Consumer Sentiment Survey, 2015-2020, showing L.A. business conditions compared to a year ago versus the overall L.A. consumer sentiment index. Source: Lowe Institute of Political Economy at Claremont McKenna College.

Consumer Sentiment Survey, 2015-2020, showing L.A. business conditions compared to a year ago versus the overall L.A. consumer sentiment index. Source: Lowe Institute of Political Economy at Claremont McKenna College.

Consumer sentiment about current business conditions in Los Angeles County during the fourth quarter of 2020 barely budged from the record low levels of the two previous quarters, according to a survey released last week to the Business Journal.

But the survey, conducted by the Lowe Institute of Political Economy at Claremont McKenna College as the latest surge in the Covid-19 pandemic led to another round of business closures, did reveal a glimmer of hope.


Consumers in L.A. County were more optimistic about future business conditions than they have been at any point since the pandemic began, the survey showed. 


A poll of 500 residents taken throughout December showed sentiment toward current business conditions in L.A. County yielding an index of 24.1, up from 23.6 in September and a continued improvement following a record low of 22.2 in June.


To put those numbers in perspective, the survey’s consumer sentiment reading for the fourth quarter of 2019 was 89.4.


The baseline reading of 100 was set in the second quarter of 2015 as the Lowe survey program launched. A peak of 126 was reached in the third quarter of 2016. The index for the fourth quarter of 2020 was more than 100 points lower than that peak — a decline unimaginable when the survey premiered.


Stay-at-home impact

“Right when we began our field work for the fourth-quarter survey, the new ‘stay-at-home’ order hit,” said survey author Cameron Shelton, who is also director of the Lowe Institute of Political Economy and associate professor of political economy at Claremont McKenna College. “So, it’s no surprise that pessimism remained deep about current business conditions.”

But, Shelton said, other questions in the survey looking at future business conditions showed a marked uptick in December from the third-quarter survey taken in September.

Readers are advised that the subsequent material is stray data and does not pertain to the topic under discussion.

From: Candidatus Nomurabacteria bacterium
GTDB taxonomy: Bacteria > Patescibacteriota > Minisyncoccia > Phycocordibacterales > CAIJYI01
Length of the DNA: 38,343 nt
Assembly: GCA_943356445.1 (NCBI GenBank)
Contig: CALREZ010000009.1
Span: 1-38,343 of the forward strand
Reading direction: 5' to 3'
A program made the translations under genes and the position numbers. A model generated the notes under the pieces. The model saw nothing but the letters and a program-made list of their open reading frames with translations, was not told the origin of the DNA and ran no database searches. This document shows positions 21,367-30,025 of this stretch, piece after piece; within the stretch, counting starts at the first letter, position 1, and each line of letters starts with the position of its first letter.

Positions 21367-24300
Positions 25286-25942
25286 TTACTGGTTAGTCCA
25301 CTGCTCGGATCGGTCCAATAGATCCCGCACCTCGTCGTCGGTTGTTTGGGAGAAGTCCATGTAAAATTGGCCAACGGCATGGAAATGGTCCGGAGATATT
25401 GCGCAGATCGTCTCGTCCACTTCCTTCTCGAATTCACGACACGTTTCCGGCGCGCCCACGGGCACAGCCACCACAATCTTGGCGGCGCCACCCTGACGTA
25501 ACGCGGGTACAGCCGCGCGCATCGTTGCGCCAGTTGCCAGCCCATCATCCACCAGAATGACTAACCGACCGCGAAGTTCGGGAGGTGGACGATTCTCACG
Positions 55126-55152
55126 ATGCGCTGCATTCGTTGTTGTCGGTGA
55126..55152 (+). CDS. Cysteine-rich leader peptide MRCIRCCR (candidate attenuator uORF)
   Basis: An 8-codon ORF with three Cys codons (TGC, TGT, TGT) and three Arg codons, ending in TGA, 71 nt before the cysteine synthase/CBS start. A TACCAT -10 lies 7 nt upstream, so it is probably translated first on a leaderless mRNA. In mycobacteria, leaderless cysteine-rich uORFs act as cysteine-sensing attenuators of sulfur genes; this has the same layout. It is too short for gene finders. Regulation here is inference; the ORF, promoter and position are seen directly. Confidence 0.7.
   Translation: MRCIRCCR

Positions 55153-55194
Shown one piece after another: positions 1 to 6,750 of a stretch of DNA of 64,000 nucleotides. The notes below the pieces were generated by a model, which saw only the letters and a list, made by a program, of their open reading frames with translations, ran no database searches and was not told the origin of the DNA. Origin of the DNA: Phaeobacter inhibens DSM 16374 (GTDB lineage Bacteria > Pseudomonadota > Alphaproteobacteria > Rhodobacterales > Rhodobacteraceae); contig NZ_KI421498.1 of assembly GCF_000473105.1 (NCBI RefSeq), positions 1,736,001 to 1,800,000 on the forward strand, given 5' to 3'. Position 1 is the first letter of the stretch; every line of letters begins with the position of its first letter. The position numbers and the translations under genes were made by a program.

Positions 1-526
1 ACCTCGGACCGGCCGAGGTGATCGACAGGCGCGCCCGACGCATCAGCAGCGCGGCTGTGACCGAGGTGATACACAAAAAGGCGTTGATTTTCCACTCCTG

“When we asked whether respondents thought business conditions in the U.S. would be better over the coming year, that index reading shot up 20% (to 75.4),” Shelton said. “And when we asked whether a year from now overall business conditions in the U.S. would improve their family’s economic condition, that showed a 15% jump (to 83.7),” he said.


These jumps in future expectations led to an increase in L.A. County’s overall consumer sentiment index, which is a combination of readings for seven questions. That index rose 9% to 67.1.


Reasons for optimism

Shelton cited two major factors in December leading to these improved future expectations: the outcome of the presidential election and news of successful vaccines against the coronavirus entering mass production.

“I’d give a bit more weight to the increased Democratic control in Washington, especially here in Los Angeles County,” he said. “We also took sentiment readings in Orange County and the Inland Empire where the political composition is more mixed than deep blue L.A. County. And in each of those two areas, the overall consumer sentiment index fell in December from the third quarter.”


In most years, the confidence boost from what respondents perceived as positive election results would be immediate. But not last month.


“Because of the renewed lockdown, the effect of the election results was shifted to future expectations,” Shelton said. “People sense we have to get the pandemic under control before business conditions can improve.”


Of course, the survey was taken before the tumultuous political events of early January, including the assault on the U.S. Capitol and the second impeachment of then-President Donald Trump.


But Shelton said that by the time of the next survey in March, he expects the degree of success in vaccine rollout will be the dominant factor.


“We will be looking closely at the pace of reopening the economy, which will depend greatly on who gets vaccinated and when,” he said. “We will also be looking at whether the benefits of reopening are spread evenly among all income groups.”

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